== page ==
When we think of videos, we almost always take the frame order for granted. After all, someone must have generated that video in some way. However, if one was given a bag of randomly ordered frames, how would one go about ordering them to be coherent?
This problem is inspired by the data generated by the Linac Coherent Light Source (LCLS) facility at the Stanford Linear Accelerator Center. This facility can take an “image” of a biological molecule, acquiring data such as the (x, y, z) coordinates of all the atoms and the angles between the important bonds present in the backbone. However, because the procedure destroys every molecule after each “snapshot,” we end up with many images of the biological molecule in different states and conformations that are part of their dynamics trajectory. Here, the dynamics trajectory is analogous to the frame order of a video; at the LCLS facility, we get frames of the video without the information about their relative orders.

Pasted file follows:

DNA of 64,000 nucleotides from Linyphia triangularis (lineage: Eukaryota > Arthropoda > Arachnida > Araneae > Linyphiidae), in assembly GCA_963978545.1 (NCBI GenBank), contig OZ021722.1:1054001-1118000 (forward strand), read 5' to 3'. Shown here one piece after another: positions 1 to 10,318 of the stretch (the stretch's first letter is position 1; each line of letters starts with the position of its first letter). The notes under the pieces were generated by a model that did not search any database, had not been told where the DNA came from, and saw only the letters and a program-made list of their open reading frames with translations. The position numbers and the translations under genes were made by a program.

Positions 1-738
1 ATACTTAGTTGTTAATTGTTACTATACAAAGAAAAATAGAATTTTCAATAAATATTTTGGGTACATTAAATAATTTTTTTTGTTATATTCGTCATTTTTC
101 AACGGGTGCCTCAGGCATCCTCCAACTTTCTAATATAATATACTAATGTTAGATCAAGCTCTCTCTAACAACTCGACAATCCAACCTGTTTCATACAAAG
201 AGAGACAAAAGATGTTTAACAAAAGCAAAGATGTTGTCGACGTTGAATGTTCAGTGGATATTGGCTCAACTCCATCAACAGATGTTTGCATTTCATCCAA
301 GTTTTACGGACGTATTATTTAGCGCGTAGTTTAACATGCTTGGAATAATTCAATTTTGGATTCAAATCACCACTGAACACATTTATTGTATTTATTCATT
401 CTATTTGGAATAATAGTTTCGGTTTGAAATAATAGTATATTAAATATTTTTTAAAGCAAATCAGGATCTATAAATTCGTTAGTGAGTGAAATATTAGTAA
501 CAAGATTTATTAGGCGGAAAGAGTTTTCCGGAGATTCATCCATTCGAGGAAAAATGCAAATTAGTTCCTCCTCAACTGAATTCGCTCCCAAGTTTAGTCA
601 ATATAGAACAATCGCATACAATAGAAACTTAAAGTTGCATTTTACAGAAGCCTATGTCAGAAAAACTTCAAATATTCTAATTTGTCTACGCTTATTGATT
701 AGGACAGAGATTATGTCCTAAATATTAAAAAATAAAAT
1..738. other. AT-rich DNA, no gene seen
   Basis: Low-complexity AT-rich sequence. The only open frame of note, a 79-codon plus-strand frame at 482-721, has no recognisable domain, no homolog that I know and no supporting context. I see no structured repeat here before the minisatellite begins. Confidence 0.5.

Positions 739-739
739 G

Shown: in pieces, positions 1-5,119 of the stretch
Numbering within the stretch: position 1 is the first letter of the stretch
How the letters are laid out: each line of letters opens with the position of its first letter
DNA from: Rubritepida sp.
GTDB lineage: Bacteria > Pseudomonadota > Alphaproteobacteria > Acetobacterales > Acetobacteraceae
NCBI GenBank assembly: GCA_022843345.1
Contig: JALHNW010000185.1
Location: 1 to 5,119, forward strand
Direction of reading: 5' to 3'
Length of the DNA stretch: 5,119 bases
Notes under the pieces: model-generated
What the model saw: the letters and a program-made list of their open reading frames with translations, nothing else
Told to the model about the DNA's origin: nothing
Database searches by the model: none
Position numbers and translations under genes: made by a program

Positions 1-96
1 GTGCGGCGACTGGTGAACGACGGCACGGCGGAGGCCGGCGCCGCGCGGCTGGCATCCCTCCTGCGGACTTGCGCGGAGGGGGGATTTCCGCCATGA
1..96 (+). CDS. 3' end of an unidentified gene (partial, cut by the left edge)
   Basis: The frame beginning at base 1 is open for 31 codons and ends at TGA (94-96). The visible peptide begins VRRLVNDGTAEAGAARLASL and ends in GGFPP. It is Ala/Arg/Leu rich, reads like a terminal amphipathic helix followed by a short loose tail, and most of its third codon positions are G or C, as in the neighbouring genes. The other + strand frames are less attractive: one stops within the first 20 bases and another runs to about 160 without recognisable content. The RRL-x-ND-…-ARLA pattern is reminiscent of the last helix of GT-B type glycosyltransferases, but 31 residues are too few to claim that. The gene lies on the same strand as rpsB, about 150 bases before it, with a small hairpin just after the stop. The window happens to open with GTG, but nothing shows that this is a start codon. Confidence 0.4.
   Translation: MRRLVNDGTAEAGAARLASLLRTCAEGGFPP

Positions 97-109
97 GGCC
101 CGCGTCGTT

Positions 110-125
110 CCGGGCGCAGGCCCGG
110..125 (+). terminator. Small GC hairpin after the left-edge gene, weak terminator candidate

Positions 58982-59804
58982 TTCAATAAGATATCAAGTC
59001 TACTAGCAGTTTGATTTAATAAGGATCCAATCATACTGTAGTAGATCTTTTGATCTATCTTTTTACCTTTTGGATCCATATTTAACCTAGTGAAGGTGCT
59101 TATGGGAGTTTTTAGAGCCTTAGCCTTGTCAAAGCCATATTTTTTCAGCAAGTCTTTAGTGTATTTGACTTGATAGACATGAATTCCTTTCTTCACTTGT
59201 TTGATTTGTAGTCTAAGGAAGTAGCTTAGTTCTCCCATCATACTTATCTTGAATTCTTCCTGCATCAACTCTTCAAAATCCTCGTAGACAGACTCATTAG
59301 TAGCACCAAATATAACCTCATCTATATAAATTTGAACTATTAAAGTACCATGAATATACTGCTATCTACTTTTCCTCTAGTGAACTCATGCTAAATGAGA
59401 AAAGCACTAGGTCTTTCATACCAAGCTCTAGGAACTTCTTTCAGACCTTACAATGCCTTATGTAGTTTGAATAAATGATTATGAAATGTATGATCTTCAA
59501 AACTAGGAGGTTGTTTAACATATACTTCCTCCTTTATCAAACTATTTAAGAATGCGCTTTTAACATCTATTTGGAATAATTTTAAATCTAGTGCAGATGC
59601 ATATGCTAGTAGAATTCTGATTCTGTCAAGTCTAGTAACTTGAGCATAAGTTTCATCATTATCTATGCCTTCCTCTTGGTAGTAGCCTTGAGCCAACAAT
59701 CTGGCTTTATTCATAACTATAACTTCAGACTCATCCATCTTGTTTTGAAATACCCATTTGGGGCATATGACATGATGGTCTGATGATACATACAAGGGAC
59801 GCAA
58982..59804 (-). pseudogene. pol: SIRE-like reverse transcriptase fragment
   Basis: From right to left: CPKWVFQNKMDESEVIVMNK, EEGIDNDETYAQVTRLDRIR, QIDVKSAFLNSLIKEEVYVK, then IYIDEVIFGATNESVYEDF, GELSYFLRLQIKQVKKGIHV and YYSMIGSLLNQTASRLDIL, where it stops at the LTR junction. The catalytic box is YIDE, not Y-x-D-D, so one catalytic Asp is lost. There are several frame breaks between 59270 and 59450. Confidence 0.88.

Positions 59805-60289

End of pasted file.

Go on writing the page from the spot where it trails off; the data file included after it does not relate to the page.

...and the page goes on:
The motivation is to order these images so that we can learn something about the dynamics about the protein. For this project, we approached this problem step by step, first by applying our algorithm on very simple simulated datasets and then moving onto the reconstruction of shuffled biological molecule simulations.
In this project, we describe the steps to reconstruct a frame order from a series of images with the ultimate goal being the reconstruction of protein trajectories.
We apply nonlinear dimensionality reduction to generate a graph of frames with edges representing distances. From the graph we reconstruct our frame order through various means such as finding the long path in the minimum spanning tree.
We show promise of this approach through reconstructing the frame order of simple biological simulations.